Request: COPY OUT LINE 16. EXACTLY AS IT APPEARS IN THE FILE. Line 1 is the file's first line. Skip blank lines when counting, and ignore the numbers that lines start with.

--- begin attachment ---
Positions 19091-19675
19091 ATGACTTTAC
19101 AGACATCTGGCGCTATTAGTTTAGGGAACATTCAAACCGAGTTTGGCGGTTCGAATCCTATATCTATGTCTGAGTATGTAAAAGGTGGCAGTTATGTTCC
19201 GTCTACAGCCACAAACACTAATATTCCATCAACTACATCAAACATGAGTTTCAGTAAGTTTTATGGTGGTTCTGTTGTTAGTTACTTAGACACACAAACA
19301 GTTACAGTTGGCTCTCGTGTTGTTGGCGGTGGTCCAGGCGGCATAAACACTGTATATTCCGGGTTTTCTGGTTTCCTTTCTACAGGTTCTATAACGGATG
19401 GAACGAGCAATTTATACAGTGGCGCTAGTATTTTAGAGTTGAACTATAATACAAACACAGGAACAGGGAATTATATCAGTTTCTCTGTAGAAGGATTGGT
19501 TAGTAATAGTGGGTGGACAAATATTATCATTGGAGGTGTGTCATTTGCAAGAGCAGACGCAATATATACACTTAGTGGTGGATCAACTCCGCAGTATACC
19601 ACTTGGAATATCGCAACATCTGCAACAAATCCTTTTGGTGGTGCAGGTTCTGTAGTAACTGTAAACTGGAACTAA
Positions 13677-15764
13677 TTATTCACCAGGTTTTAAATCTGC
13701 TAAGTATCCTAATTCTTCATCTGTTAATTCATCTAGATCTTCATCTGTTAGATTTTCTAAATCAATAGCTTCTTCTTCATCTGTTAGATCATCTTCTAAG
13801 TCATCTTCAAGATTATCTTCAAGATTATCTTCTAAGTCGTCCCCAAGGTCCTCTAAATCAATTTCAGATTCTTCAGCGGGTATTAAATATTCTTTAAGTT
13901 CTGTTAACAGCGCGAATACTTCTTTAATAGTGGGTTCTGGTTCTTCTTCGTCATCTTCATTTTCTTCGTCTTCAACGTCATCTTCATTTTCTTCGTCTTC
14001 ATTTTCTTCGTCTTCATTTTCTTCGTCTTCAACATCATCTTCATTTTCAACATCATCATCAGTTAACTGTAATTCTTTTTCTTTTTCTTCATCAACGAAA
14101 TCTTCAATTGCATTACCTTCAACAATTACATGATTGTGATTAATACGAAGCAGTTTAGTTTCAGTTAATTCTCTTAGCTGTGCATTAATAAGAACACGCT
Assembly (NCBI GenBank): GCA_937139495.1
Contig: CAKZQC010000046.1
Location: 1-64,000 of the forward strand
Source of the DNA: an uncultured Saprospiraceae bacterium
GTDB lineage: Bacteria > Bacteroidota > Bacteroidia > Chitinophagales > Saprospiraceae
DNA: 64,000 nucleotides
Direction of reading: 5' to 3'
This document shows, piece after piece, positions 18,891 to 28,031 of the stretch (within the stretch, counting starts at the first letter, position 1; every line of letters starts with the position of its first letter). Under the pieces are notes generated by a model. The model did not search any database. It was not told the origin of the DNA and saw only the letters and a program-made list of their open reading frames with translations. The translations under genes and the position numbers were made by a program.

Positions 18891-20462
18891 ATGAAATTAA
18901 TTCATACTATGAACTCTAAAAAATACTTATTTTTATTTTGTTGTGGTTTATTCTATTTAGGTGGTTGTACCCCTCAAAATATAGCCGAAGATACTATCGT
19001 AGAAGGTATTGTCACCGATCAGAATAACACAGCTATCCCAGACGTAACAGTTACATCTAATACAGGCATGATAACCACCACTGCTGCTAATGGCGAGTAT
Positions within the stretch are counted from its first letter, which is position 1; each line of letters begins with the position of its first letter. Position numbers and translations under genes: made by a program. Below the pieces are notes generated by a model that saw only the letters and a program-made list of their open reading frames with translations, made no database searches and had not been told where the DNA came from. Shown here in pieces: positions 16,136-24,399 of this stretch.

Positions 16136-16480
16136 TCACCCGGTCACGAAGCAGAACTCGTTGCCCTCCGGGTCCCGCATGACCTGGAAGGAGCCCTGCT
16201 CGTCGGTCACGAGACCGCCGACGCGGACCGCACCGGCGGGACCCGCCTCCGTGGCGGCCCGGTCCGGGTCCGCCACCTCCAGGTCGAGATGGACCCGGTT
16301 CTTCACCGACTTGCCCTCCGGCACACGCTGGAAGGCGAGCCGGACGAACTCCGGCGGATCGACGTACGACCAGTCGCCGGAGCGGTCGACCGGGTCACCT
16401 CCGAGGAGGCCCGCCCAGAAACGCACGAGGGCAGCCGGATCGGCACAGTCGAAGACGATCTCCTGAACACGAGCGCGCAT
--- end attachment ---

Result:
Assembly (NCBI GenBank): GCA_937139495.1